The All-Star reserves have been announced, which is traditionally a day of mourning for Golden State Warriors fans. This season, however, things are different. On the heels of an all-time great calendar year, the Dubs were honored with a league-high three all-star berths.
Still, the league didn't get everything right. Here's what we think...
I respect the fact that the coaches named Klay Thompson to the team. An all-star starter a year ago, Thompson recovered from a slow start to return to quintessential Splash Brother form (see: his 45-point performance against the Dallas Mavericks on Wednesday). Still, Klay Thompson isn't as deserving as another Oakland guard: Damian Lillard. The former Weber State standout has carried a surprisingly not-that-bad Portland Trailblazers squad out of the Western Conference basement. Despite losing quality players in Nicolas Batum, Wesley Matthews, Robin Lopez and all-star LaMarcus Aldridge (can you say fire sale?), Rip City is currently holding the eighth seed in the playoff picture at 21-26.
Lillard has set new career-highs in points per game (24.3), assists per game (7.1), player efficiency rating (21.7 PER), and he's done so while keeping his true-shooting percentage roughly the same. He's still a traffic cone defensively, but some numbers (ESPN's Real Plus-Minus, basketball-reference's VORP and Box Plus-Minus) like Lillard better than Thompson, despite that. You want to reward the historic, amazing, perfection that is Warriors basketball by inviting an NBA-leading third player. But in all fairness that invite should have gone to Damian Lillard. He's just been the better player so far.
I've heard people mention that the west's big men have been a bit below par this season. And because of that, it makes sense to reward the red-hot San Antonio Spurs with a second all-star berth. It all sounds reasonable until we get to a name that just doesn't belong.
LaMarcus Aldridge has not been an all-star player in any way, shape, or form this season. Even in a (so-called) down year, Dirk Nowitzki, Dwight Howard, Zaza Pachulia, Rudy Gobert, DeAndre Jordan and even Tim Duncan have had years more deserving of all-star recognition! All of those players easily best Aldridge in the advanced metrics, and some are better in traditional box score stats (they've all played comparable minutes). I just can't figure out the rationale behind this selection, and I don't think I ever will. Terrible choice (and the fact that he gets in over Lillard is just plain unfair for Portland fans).
Tyronn Lue and Luke Walton
This is an all-star game for the coaches, you know. And due to surprising circumstances, the NBA had a bit of an all-star head coaching dilemma. Sadly, I think they got it wrong. Twice!
Tyronn Lue is factually the least qualified head coach to be coaching the eastern conference all-stars (I'm pretty sure Chip Kelly would make more sense). He's dead last. He's got the fewest games coached in the entire NBA, and the fewest wins, and the fewest sound bites, and the fewest years of experience. The only thing he does have is a super photoshoppable meme floating around the interwebs. So why's he getting the honor instead of Dwayne Casey (coach of the second place Toronto Raptors)? Couldn't tell you.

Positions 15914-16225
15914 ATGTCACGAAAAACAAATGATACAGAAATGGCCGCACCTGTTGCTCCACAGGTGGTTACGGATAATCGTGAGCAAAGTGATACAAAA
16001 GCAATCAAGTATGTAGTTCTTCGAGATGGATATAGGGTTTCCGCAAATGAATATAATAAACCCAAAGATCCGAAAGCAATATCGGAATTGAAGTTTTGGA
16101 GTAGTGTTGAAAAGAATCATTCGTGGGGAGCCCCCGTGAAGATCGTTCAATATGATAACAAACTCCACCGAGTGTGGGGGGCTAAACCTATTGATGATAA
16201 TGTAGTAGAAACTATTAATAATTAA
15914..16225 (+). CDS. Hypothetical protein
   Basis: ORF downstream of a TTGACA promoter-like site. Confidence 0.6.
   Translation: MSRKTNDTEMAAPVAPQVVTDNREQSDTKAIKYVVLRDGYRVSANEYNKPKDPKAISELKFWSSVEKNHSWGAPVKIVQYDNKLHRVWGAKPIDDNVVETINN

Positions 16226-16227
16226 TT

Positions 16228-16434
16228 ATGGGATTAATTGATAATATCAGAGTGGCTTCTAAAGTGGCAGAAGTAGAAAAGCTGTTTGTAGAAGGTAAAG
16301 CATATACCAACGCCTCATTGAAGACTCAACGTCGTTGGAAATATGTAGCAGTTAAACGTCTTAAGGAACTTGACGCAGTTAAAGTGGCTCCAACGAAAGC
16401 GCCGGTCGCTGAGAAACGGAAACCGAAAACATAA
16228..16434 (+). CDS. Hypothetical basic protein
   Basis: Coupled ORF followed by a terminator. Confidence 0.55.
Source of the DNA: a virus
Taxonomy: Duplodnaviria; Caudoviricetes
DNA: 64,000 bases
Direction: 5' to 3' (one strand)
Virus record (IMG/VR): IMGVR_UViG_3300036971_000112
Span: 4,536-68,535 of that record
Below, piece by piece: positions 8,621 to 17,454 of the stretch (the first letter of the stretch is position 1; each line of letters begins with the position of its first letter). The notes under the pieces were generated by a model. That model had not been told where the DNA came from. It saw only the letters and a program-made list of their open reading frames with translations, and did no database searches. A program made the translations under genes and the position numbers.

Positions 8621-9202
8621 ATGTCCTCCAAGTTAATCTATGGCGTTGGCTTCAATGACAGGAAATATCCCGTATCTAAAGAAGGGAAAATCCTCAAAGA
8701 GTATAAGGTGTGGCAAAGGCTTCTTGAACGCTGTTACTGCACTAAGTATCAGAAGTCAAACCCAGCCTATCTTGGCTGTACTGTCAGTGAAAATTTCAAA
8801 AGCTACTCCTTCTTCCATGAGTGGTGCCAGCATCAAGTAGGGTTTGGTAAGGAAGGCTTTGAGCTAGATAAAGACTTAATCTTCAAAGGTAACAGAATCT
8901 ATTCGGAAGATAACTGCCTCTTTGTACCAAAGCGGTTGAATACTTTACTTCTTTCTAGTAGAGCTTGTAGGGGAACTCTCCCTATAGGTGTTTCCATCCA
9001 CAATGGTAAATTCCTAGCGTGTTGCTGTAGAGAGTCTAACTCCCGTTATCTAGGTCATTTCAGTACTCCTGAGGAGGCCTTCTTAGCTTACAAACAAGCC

Meanwhile, Luke Walton actually coached the Warriors to the best start in NBA history (by like a ton), and remains on the roster as the associate head coach. He is literally not Steve Kerr, who cannot coach two consecutive all-star games by rule. So what's the problem with him coaching? Hell if I know.
Lue versus Gregg Popovich (the one coach in the NBA who really doesn't want to be at an all-star game) makes less sense than just about any realistic combination of coaches I could come up with. So how did the league get it so wrong? I have no idea.
Kobe Bryant and the fan vote
Full disclosure: I was a "Kobe guy." If you don't know what that is, then you might be a Tracy McGrady guy (or gal). Basically, when folks had a discussion of him-or-him? I'd inevitably lean towards Bryant...at least once he started binging on points like I do House of Cards. The 81-point game was one thing, but how about the February when he averaged 40-points per game!? All while enduring the highest degree of difficulty shot selection the league has ever seen (until this Stephen Curry fella came along).
Despite all of that, he doesn't deserve a national farewell tour. He deserves respect, yes, but I'm not sure why that turns into gifts, video tributes and speeches in rival arenas. He's absolutely an all time great player, but that doesn't mean we have to water down our all-star exhibition with one of its worst starters in history. This is a game for the fans, and I get that. But some fans are standing in the way of a game we can all enjoy. And that should be the goal.
Plus, it's not like seeing Kobe chuck up 14-of-16 clanky 22-foot turnaround jumpers is going to give anyone the warm fuzzies. Can we at least agree on that?
Well, that's enough negativity from me. What did you think of the 2016 all-star selections?